Christine Wiltshire, which signed to Atlantic's Cotillion Records

subsidiary. Their self-titled debut album was released in June 1976. It

did not sell well enough to reach the charts, but the tracks "It's Good

for the Soul," "Funky Music (Is a Part of Me)," and "The Second Time

Around" reached the R&B Top 40.

Reed and Wiltshire dropped out, and the remaining trio made a second

Luther album, This Close to You (April 1977), with Vandross given top

billing, while Hinton and Sumler were credited as featured soloists. The

title song reached the R&B charts, but that wasn't enough to keep

Cotillion from dropping the group, which then broke up. (Vandross

acquired the rights to the Luther recordings and saw to it that they

remained out of print.) Meanwhile, Vandross continued doing sessions. In

1977, he appeared on albums by Nils Lofgren (I Came to Dance), Geils

(aka the J. Geils Band; Monkey Island), the Average White Band and Ben

E. King (Benny and Us), Andy Pratt (Shiver in the Night), Ringo Starr

(Ringo the 4th), and Chic (Chic). He also entered the lucrative world of

writing and singing commercial jingles, and before long was the musical

voice of everything from telephones, fast food, and beverages to various

branches of the U.S. military on radio and television. And the recording

sessions continued. In 1978, he appeared on albums by Garland Jeffreys

(One Eyed Jack), Carly Simon (Boys in the Trees), Roy Buchanan (You're

Not Alone), Quincy Jones (Sounds...and Stuff Like That!!), Norma Jean

(Norma Jean), T. Life (That's Life), Roberta Flack (Roberta Flack),

Odyssey (Hollywood Party Tonight), the soundtrack to the movie version

of The Wiz, Chic (C'est Chic), Cat Stevens (Back to Earth), David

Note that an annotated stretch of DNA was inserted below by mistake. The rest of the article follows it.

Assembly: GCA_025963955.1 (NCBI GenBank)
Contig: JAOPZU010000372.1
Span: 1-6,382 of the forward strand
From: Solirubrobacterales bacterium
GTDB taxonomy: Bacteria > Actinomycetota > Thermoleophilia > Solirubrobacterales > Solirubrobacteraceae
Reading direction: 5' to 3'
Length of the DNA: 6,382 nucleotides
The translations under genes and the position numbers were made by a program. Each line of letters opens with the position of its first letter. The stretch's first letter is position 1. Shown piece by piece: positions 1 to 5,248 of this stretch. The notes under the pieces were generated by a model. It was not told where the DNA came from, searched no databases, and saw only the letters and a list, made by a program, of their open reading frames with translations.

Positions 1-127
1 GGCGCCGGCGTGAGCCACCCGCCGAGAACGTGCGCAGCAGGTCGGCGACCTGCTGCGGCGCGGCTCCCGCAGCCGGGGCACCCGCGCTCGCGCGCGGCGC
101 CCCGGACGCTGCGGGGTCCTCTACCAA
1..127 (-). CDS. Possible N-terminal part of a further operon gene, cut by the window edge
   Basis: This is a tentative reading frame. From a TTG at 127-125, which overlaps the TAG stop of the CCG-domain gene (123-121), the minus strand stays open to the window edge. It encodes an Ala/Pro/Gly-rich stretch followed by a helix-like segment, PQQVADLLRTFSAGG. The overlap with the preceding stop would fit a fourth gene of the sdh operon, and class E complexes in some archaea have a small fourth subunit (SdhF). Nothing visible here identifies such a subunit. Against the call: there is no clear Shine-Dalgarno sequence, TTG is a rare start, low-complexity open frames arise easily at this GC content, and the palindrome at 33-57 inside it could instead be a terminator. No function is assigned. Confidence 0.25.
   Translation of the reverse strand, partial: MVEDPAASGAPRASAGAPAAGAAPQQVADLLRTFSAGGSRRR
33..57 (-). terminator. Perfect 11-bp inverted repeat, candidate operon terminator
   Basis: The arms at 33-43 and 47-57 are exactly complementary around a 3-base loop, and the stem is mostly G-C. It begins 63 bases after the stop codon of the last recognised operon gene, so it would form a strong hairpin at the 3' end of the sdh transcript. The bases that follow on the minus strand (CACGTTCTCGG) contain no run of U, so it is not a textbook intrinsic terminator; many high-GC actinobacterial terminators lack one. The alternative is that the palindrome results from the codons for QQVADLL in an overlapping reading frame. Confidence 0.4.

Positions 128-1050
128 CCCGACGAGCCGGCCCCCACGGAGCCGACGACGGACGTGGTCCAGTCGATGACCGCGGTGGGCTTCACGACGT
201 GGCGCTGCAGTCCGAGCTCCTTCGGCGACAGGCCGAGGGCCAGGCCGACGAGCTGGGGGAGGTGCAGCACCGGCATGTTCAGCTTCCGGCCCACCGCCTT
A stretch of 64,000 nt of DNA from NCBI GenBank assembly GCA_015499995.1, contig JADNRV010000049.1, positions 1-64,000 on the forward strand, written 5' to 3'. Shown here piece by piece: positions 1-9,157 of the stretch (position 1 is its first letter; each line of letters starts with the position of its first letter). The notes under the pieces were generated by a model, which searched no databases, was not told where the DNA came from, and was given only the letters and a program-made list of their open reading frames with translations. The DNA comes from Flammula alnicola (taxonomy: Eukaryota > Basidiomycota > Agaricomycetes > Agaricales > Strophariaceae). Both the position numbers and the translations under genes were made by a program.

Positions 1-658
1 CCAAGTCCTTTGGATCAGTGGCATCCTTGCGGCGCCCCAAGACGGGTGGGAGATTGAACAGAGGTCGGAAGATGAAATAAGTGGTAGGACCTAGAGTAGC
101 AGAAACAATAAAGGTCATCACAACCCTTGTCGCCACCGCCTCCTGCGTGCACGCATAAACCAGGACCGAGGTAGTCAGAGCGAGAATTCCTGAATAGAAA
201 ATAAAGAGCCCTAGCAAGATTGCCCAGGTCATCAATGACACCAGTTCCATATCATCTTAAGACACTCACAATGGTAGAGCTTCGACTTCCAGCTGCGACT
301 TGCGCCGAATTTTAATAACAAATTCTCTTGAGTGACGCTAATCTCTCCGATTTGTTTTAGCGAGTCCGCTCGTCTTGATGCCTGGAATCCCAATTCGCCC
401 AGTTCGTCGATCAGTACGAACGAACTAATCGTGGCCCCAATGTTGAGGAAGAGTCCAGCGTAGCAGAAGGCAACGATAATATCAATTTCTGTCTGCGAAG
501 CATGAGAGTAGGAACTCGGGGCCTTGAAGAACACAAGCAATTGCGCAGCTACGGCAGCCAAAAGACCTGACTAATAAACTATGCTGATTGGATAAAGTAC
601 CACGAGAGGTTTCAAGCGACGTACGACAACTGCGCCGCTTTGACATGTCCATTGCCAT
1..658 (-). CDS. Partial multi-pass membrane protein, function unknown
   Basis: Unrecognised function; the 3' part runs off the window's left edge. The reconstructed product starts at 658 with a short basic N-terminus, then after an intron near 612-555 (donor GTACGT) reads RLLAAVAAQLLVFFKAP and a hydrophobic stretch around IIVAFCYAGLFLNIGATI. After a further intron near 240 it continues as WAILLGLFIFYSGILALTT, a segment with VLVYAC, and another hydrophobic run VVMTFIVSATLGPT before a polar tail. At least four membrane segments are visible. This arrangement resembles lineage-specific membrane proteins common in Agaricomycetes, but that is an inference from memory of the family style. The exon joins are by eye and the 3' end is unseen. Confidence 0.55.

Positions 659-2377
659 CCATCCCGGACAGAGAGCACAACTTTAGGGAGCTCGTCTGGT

Spinozza (Spinozza), Carole Bayer Sager (Too), Sean Delaney (Highway),

the Good Vibrations (I Get Around), and Lemon (Lemon). And he was the

uncredited lead singer on the song "Get on Up (Get on Down)," by

Roundtree, an R&B chart entry that fall. Vandross began to gain greater

attention in 1979. During the year, he appeared on albums by Sister

Sledge (We Are Family), the Average White Band (Feel No Fret), Chic

(Risqué), Bette Midler (Thighs and Whispers), Jay Hoggard (Days Like

These), Revelation (Get in Touch), John Tropea (To Touch You Again), the

Charlie Calello Orchestra (Calello Serenade), Charme (Let It In), Cher

(Prisoner), Roberta Flack (Featuring Donny Hathaway), Delores Hall

(Delores Hall, Evelyn "Champagne" King (Music Box), Ben Sidran (The Cat

and the Hat), and Soirée (Soirée), and on the soundtracks to the films

Sunnyside and The Warriors. Especially on the jazz and disco recordings,

he was just as likely to be a featured vocalist as a background singer.

And he got a prominent credit when he arranged the background vocals for

Barbra Streisand and Donna Summer's duet "No More Tears (Enough Is

Enough)," which became a number one pop hit in November 1979. He gained